Like talking to Lauren. This girl talks all. day. long, and often it leaves me completely bewildered. Here are a couple of conversations from this week:

Lauren: Mommy, I wish there was nobody in the world except princesses so I wouldn't have a tummy ache.
Me: Hmm, because princesses don't get tummy aches?
L: I wish we were just all princesses.
M: But what about the boys? Would they be princes?
L: Well, I wish there just weren't any people at all, actually.
M: But if there were no people, you wouldn't be here.
L: I wish I was a fish.

Conversation 2,387:
Me: We're going to a party at Evan's house.
L: Who's Evan?
M: Your cousin Evan. You know Evan.
L: Oh yeah, I thought you were talking about the other Evan.
M: What other Evan? We don't know another Evan.
L: You don't know him, but I do. He has white hair.
M: Oh, and where did you meet this Evan?
L: You took me to his house, but you didn't go in. I just went upstairs and played and you weren't there.

For the record, I have not and would not drop her off at some strange boy's house. Like many conversations with Lauren, I have NO idea what she is talking about. I recently suggested that maybe she had dreamed something she was describing to me because I knew it had not happened in real life. Now any time she's wrong about something she says she was just dreaming.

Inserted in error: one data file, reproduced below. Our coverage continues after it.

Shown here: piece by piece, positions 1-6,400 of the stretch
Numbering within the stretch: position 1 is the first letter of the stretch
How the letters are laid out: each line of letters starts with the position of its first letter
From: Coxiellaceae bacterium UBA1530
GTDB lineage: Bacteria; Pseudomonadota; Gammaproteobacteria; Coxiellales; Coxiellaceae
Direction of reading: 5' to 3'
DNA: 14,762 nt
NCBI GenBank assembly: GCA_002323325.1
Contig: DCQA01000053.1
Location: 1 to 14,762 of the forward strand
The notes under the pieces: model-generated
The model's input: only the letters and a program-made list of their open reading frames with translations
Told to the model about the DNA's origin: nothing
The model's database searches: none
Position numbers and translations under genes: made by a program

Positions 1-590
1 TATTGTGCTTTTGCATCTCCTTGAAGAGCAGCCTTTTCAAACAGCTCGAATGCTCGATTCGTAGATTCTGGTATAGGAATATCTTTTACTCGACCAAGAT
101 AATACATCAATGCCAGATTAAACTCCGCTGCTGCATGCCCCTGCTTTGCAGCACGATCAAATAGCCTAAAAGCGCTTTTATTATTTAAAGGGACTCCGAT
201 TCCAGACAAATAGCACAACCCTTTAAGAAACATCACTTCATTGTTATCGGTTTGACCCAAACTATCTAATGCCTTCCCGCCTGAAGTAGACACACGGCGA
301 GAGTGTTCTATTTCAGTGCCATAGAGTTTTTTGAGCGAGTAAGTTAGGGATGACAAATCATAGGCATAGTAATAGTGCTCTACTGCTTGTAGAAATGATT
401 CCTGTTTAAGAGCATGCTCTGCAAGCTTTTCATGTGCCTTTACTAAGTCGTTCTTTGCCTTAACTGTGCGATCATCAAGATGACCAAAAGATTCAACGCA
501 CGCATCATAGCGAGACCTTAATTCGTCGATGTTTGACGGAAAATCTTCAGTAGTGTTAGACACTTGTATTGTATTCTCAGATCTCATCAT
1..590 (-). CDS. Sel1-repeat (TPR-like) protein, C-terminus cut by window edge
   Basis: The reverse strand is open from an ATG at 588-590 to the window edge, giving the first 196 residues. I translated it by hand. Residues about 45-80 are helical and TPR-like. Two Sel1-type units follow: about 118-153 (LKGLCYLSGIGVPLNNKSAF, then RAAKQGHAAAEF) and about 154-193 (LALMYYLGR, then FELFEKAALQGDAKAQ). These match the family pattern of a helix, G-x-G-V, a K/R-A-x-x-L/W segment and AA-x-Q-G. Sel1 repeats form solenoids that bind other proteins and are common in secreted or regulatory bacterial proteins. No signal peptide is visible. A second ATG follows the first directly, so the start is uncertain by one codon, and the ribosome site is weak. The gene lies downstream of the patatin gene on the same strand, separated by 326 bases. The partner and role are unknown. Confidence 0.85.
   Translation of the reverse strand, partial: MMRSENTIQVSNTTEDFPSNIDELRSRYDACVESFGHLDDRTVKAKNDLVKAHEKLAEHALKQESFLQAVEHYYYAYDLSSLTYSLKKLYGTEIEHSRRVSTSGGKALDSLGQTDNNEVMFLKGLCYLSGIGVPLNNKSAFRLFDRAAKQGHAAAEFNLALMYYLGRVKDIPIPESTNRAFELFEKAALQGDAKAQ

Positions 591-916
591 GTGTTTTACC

The list of futile activities is endless. Doing laundry, dusting this almost-entirely-wood-floor house, feeding my children. Seriously, they just get hungry again.

Monday, August 3, 2009

New Survivor Game

I got this in my email today (thanks, Ellen), and while I never forward things to people and have never copied an email to my blog before, I thought this was too funny not to share.


Six married men will be dropped on an island with one car and
3 kids each for six weeks.

Each kid will play
two sports
and either take music
or dance classes.

There is no fast food.

Each man must
take care of his 3 kids;
keep his assigned house clean,
correct all homework,
and complete science projects,
cook, do laundry,
and pay a list of 'pretend' bills
with not enough money.

In addition, each man
will have to budget in money
for groceries each week.

Each man
must remember the birthdays
of all their friends and relatives,
and send cards out
on time--no emailing.

Each man must also
take each child to a doctor's appointment,
a dentist appointment
and a haircut appointment.

He must make
one unscheduled and inconvenient
visit per child
to the Urgent Care.

He must also
make cookies or cupcakes
for a social function.

Each man will be responsible for
decorating his own assigned hou se,
planting flowers outside
and keeping it presentable
at all times.

The men will only
have access to television
when the kids are asleep